David Dun Bestselling Thriller Author
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International Thriller Writers Bestselling Thriller Writer David Dun
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effort, serving three Native American tribes and the nearby community of Johnson City. It was an exceptional clinic given that there weren’t 20,000 people in the whole county, and Johnson City didn’t swell to a population of 3,000 except in the summer.

To either side of the entryway, a trickling stream splashed over stones meant to look river smoothed. The stone was artificial, the water pumped and chemically sterilized. A large ceramic bullfrog adorned the edge of a tiny pond. Just through the main entrance was a spacious lobby with a receptionist’s desk flanked by cubbyhole offices used for filling out forms and admitting patients.

Kier walked through the lobby with a barely perceptible nod, as if he knew where he was going. Two male physicians in green scrubs turned out of another corridor and walked in front of him for a hundred feet or so. They were apparently arguing over a golf score.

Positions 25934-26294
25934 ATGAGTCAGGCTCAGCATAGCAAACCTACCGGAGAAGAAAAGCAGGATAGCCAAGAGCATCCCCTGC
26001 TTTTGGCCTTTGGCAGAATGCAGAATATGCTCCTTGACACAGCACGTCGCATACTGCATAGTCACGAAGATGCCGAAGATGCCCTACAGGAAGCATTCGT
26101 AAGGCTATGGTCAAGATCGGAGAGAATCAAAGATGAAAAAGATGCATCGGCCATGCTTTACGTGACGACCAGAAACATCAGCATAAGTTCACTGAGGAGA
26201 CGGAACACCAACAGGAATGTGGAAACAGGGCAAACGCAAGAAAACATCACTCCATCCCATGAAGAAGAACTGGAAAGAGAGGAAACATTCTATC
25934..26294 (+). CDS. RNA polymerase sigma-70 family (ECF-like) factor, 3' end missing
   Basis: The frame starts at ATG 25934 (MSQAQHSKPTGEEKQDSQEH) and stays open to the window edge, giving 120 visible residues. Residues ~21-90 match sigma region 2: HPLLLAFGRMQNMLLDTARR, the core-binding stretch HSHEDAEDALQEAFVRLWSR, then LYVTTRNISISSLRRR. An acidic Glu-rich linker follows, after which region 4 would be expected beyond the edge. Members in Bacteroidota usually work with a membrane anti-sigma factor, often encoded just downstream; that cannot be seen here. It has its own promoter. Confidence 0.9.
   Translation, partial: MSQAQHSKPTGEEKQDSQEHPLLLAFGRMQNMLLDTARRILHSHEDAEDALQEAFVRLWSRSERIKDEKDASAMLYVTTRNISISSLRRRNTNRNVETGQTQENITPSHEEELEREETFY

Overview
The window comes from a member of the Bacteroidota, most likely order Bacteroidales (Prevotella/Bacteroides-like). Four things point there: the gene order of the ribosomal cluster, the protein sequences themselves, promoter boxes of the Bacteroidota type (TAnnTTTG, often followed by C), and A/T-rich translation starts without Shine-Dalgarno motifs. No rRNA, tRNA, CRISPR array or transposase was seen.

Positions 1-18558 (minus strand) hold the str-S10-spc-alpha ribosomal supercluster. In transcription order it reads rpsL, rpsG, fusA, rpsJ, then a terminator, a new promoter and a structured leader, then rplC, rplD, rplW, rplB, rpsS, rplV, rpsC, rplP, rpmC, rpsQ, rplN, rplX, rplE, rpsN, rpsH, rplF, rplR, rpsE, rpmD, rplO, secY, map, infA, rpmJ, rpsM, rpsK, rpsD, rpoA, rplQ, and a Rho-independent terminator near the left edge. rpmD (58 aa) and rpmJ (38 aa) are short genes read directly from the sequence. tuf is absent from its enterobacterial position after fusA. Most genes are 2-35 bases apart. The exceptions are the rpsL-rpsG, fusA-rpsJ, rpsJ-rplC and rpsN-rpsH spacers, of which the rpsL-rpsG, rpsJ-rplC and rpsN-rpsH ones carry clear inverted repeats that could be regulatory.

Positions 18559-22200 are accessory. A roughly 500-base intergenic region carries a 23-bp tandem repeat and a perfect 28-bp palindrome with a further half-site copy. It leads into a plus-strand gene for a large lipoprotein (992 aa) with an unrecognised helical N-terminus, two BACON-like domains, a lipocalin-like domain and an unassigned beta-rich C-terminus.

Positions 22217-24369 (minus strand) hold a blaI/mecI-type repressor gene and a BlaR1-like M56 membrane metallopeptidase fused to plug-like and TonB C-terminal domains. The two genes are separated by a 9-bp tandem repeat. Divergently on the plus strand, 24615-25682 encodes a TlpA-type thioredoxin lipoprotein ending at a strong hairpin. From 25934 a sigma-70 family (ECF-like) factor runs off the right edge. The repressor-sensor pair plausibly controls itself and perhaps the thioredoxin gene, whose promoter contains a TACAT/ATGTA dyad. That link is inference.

The place had almost no scent, which Kier found disorienting. To the ultra-sensitive nose, hospitals usually had the occasional pungent sting

of alcohol, the ammoniac aroma of industrial-grade disinfectants, the genuine-article piss smell from all the urine-filled plastic bags, and the lemon-peppermint odors of chemical deodorizers used to mask the first three. Powerful electrical filters, such as those in Mountain Shadows, tended to leave only the faint scent—like that of a hot router in cherry wood. A good whiff of a dirty diaper would have been refreshing to Kier.

Without much effort, he found the maternity nurse’s station. Shuffling papers and moving charts, the busy charge nurse barely noticed him at first. She wore a dark green sweater over whites, the various layers of polyester stretched tight across a belly that had seen its own births, and had been hostage to long stints of a sedentary life.

After a moment, she did a quick double take. Kier knew what she saw, and he could read in her face what she thought. With his dark eyes and jet-black hair braided down his back, Kier had the general mien of the Tilok people. The rest of him looked more European, the nose narrower and the face less round. The nurse’s glance went

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